A sectarian group of early American Spiritualists that claimed to be in communication (through the mediumship of Mrs. Benedict of Auburn) with the apostles and prophets of the Bible. The sect also believed in a second advent. James L. Scott, a Seventh Day Baptist minister of Brooklyn, joined the group in 1849. He delivered trance utterances in the name of St. John and edited, jointly with the Rev. Thomas Lake Harris, a periodical of the Apostolic Movement: Disclosures from the Interior and Superior Care for Mortals.
Not long after, the partnership was dissolved, and in October 1851 the remaining members of the group settled at Mountain Cove, Fayette County, Virginia. Scott declared himself medium absolute. Owing to strife and dissension, the settlement was given up in February 1852. Scott went to New York, and as Thomas Lake Harris succeeded in arousing the interest of several wealthy men for the movements, the surrendered property was repurchased. A new era began in which Scott and Harris, the first the mouthpiece of St. John, the second of St. Paul, acted as "the chosen mediums" through which "the Lord would communicate to man on earth."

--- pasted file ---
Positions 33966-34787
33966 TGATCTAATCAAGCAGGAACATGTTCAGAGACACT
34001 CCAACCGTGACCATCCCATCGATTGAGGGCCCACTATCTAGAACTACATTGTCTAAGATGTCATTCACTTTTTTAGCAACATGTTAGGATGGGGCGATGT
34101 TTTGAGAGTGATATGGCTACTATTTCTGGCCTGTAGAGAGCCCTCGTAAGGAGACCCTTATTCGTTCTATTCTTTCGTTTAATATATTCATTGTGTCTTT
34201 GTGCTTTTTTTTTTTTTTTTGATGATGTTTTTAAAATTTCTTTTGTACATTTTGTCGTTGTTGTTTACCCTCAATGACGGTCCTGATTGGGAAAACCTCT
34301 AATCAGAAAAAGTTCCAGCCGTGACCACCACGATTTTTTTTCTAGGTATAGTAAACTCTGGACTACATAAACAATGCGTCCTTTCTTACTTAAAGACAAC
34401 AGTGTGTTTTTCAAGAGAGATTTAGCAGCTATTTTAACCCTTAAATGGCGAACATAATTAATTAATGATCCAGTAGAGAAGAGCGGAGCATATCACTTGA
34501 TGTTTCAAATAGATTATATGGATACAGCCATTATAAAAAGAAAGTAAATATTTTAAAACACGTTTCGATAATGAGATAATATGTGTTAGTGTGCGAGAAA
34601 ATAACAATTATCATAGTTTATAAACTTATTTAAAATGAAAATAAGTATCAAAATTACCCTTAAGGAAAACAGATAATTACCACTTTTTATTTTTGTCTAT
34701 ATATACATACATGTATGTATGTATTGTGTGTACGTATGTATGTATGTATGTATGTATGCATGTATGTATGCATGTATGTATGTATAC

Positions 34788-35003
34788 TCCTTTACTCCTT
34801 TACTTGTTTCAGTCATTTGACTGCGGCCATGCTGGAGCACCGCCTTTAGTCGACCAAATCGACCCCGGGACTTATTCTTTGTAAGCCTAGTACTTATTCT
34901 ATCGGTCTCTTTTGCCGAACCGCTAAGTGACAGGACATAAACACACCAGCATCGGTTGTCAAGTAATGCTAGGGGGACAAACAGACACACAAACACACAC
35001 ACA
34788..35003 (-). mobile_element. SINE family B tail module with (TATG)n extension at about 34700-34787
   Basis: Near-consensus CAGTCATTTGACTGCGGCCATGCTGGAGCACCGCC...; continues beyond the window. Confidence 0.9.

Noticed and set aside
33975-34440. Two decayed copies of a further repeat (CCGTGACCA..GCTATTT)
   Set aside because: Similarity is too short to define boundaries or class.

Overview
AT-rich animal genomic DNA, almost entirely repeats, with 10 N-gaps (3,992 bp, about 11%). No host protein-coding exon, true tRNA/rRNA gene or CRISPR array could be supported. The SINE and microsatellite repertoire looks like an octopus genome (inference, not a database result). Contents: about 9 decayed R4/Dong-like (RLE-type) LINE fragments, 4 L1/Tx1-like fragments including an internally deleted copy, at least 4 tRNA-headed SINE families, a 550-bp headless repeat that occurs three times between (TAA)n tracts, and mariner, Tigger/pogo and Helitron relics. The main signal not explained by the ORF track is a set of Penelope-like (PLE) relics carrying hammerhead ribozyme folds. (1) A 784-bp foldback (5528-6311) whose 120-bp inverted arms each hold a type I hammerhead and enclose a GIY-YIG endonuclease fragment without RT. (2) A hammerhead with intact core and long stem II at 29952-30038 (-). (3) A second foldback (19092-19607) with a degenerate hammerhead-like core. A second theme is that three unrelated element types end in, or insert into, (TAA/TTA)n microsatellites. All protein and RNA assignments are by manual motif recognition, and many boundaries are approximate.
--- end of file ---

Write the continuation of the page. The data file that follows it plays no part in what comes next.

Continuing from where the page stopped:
Their house was called "the House of God," and Mountain Cove was "the Gate of Heaven." They proclaimed themselves to be the two witnesses named in Rev. 10 and claimed to possess the powers spoken of. In one of his prayers Harris said, "Oh Lord, thou knowest we do not wish to destroy man with fire from our mouths!" However, the two "perfect" prophets could not smother the growing discord against their autocratic rule, and soon the whole community dispersed.